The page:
France is reportedly negotiating a $6.4 billion arms package, including the supply of Rafale fighter jets, which could hinge on offering some local production and assembly. However, the Libyans may be more inclined to stick with their traditional Russian suppliers. A number of contracts involving the supply of Sukhoi-30 and MiG 29 fighter aircraft, as well as helicopters and the modernisation of Russian-supplied tanks, were confirmed in October.
Russia’s state armaments marketing organisation, Rosoboronexport Russia, is active in other Arab markets. It has offered to supply Lebanon with MiG 29 fighters to beef up its depleted air force, as well as air-defence missile systems and T90 main battle tanks. It is also working on $2 billion worth of contracts with Saudi Arabia for the sale of 150 helicopters, T90 main battle tanks and BMP infantry-fighting vehicles.
Retraining Iraq’s Russian-equipped army has been a long and complicated process. However, with more than $8 billion of orders for US helicopters, tanks and armoured combat vehicles in hand, Iraq is well on the way to rebuilding its equipment inventory with American arms. Most of this materiel was financed with aid, but as oil revenues improve, Iraq could become a leading defence market in its own right.
Another important defence provision that relates particularly to Iraq is security services. G4S, formerly Group Four Securicor, has 40,000 employees working in the Middle East, a large proportion of them in Iraq where it has nine branches. The British security firm, Aegis, which processes and monitors all private security operations in Iraq, also has a large presence with 15 branches.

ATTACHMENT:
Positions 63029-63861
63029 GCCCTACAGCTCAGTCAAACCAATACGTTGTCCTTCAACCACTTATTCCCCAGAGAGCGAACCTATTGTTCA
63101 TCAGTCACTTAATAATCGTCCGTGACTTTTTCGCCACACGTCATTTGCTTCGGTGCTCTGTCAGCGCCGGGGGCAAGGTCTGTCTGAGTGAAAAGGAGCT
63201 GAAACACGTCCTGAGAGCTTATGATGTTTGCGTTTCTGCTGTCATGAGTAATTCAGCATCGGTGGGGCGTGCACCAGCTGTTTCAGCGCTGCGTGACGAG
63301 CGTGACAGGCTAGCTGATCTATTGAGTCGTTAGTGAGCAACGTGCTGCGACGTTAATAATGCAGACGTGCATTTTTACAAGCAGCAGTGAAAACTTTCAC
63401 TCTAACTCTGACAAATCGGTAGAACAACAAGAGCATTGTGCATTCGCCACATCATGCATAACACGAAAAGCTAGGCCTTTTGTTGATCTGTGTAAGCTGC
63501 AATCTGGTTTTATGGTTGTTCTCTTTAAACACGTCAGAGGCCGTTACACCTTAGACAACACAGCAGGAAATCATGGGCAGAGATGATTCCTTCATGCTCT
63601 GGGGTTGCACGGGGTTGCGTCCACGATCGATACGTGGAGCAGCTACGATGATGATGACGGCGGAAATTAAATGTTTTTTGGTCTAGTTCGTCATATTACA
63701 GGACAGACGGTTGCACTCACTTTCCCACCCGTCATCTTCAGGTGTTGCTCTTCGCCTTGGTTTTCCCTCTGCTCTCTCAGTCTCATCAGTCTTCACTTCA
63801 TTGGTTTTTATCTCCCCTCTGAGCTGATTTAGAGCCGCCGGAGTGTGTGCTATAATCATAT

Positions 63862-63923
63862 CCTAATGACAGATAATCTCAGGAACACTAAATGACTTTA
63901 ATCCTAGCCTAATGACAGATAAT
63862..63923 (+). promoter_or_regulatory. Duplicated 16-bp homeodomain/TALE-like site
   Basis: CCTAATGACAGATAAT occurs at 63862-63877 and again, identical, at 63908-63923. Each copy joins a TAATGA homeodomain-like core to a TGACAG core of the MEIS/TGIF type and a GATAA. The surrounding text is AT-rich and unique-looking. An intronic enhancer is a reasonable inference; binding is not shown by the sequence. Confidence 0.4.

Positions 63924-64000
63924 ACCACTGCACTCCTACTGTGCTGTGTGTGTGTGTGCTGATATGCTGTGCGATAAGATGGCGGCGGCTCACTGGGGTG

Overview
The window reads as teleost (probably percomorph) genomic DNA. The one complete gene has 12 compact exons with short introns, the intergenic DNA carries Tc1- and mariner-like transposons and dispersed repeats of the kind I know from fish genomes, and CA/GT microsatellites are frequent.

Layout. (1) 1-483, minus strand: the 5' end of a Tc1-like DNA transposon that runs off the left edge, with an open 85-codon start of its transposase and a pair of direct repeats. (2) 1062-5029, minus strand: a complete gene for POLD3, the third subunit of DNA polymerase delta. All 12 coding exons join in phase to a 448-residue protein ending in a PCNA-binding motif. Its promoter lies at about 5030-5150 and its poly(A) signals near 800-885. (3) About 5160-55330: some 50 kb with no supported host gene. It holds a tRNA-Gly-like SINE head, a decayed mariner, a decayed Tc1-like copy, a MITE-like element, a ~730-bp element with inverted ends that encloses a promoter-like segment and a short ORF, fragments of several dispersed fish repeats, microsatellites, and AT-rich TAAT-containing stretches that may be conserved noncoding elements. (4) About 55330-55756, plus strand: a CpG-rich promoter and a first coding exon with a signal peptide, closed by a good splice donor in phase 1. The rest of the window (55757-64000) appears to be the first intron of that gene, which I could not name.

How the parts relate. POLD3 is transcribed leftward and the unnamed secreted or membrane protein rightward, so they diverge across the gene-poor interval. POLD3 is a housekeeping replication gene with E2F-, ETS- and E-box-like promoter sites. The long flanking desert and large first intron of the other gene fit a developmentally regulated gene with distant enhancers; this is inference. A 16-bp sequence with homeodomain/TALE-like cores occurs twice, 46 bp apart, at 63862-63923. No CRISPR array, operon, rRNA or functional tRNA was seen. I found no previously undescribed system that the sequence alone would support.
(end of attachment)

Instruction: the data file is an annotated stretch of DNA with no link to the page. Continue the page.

Although the US Fifth Fleet is headquartered in Bahrain, and many other navies regularly visit Gulf waters, the Gulf Cooperation Council is assuming much more responsibility for its own security; naval and air defences are being reinforced. The Sultanate of Oman has taken delivery of the first of three state-of-the-art 2,700-tonne Corvettes from the UK’s Vosper Thorneycroft group, as part of a $715 million deal. Meanwhile, Bahrain’s navy is reportedly seeking to buy three new frigates.
However, MENA countries are now looking to develop their own capabilities. Arms production was pioneered by Egypt, which built its industry on the back of the Arab Organisation for Industrialisation, an abortive attempt in the 1980s to create a pan-Arab military industrial complex. Egypt has relied heavily on US military assistance and now builds US-designed tanks and other military platforms.
Offset, where typically the supplier invests 35 per cent of the value of a defence project in a local industrial undertaking, was pioneered by Saudi Arabia with the launch, in 1984, of Boeing’s Peace Shield programme, followed by British Aerospace’s Yamamah programme. Now it is widely used as a stepping-stone to local production.